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March 2004
Being a Gay Pagan
By Hogbear, site-user
Hogbear
Hogbear
Hogbear from Birmingham talks about his sexuality and his faith, and how he lost his faith in Christianity, and turned instead to Paganism.
SEE ALSO

Gay Village

Faith in your community

BBCi Religion - Paganism

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Pagan Midlands

The Pagan Federation
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When you realise that you're not the same as everyone else it starts you thinking as to why you're different.

Hogbear
Hogbear

In my personal ancient history when I realised I was gay I was still a practising Christian. My church told me it was wrong to have these feelings about men but it also said that’s the way god made me and he loved everything he had made. All a bit confusing!

I came to terms with being gay but in doing so I lost my faith in the church, I still believed in God but I just did not believe in his church on earth.

Over time the drive that made me explore what made me attracted to other men drove me to explore my spiritual nature. I found I still believed in a great spirit that surrounded and included everything on earth but also the universe as a whole.

I realised that I could no more understand the workings of this great mystery than my finger could understand my eye. I was part of the great mystery but such a small part that I could not see the whole.

I looked back at how societies had explored their relationship with the universe before the narrow concepts of Christianity had told us what was right and wrong. I found out about Archetypes, constants in belief from the pregnant mother and the horned hunter image of the most ancient man.

Stonehenge
Stonehenge

They struck a spiritual note within me. I found that the old beliefs had been revived in the form of modern Paganism but that was an umbrella term that covered a number of different faiths or paths, from Druids to Wiccans and to people like myself who were exploring the idea of a Great mystery and how it can be expressed in the form of a God and Goddess and the four elements of earth, fire, water and air and how the fifth element of spirit unites them.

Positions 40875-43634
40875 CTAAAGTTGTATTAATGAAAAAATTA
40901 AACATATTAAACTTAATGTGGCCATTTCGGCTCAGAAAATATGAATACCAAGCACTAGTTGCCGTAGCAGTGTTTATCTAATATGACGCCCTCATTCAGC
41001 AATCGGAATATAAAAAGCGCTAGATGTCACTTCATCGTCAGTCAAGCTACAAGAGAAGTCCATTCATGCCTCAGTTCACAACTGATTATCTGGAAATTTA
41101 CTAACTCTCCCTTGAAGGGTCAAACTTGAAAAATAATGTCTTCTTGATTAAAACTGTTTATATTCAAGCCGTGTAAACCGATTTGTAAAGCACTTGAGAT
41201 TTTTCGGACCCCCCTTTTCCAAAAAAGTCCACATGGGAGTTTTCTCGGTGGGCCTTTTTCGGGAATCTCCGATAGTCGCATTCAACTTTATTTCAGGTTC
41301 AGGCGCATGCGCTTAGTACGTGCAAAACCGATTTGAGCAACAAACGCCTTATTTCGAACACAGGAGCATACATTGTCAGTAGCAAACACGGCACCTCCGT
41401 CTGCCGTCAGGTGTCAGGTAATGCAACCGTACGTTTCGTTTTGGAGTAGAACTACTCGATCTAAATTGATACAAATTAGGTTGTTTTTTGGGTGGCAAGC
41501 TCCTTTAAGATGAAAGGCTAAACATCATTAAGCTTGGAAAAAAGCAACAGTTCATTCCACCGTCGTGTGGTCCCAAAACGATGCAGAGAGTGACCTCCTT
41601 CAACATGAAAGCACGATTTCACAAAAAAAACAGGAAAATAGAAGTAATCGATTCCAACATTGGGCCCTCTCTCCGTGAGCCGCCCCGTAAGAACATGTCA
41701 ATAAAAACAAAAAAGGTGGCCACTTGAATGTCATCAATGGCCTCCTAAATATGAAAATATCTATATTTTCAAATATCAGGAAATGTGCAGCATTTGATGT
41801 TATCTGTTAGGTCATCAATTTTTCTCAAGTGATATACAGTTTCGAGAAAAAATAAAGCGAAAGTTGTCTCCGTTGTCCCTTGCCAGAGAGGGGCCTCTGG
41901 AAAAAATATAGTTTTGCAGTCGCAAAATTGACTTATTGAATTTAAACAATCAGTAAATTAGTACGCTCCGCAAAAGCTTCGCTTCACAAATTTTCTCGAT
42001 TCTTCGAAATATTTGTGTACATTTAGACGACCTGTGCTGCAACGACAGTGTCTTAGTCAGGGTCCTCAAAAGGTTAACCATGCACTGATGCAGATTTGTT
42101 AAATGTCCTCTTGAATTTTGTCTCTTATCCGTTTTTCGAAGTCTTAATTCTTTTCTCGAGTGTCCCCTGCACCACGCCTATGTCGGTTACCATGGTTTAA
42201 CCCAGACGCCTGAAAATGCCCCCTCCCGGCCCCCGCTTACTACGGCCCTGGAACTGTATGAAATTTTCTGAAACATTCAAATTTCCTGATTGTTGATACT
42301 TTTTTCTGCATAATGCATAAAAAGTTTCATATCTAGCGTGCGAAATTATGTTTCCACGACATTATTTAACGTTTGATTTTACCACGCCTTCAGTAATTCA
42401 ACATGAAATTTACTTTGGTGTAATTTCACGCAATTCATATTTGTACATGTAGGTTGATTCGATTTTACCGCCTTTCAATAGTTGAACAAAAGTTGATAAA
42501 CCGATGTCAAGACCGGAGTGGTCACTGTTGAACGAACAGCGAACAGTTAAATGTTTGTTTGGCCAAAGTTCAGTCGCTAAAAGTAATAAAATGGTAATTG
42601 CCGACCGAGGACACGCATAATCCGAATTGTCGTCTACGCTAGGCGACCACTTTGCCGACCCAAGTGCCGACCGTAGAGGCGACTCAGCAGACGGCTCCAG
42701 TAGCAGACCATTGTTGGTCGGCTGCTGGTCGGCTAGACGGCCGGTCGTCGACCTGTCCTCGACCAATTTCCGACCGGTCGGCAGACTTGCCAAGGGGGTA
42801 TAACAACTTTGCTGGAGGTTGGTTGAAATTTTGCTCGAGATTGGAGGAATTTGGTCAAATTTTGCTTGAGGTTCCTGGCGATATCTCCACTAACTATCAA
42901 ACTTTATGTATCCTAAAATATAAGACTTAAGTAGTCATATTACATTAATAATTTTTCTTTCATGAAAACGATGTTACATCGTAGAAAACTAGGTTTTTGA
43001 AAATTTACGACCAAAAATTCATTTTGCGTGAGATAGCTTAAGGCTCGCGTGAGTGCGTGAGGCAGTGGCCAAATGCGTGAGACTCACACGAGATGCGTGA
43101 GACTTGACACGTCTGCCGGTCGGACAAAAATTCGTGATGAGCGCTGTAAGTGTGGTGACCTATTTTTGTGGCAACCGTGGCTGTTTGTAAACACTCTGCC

This exploration of faith stems from having to look at the world through the eyes of an outsider, a gay man in a world that is straight. I am not saying that being gay we have a extra spiritual ability but the fact that we are on the edge of society gives us a special view.

Virtually every pre-Christian culture from the native American to the Celts recognised the special nature of those on the outskirts of the normal society.

Are gay people accepted in the pagan community?
To a large degree I would say that being gay in the Pagan community is not such a big issue. There are some who believe that gay people don’t have the right energy for certain rituals or that we should conform to the roles laid down but they are not the majority.

In part I think it's because most Pagans have gone through the same sort of exploration of self that gay people have had to do. A Pagan is an outsider in a world that is for the most part believes in one God (whether it is Islamic, Jewish or Christian).

To believe that there is more than the ONE god and that the gods have a female side makes you explore more of yourself . It also opens you to new ideas and makes you accept that not everyone is going to share your view.

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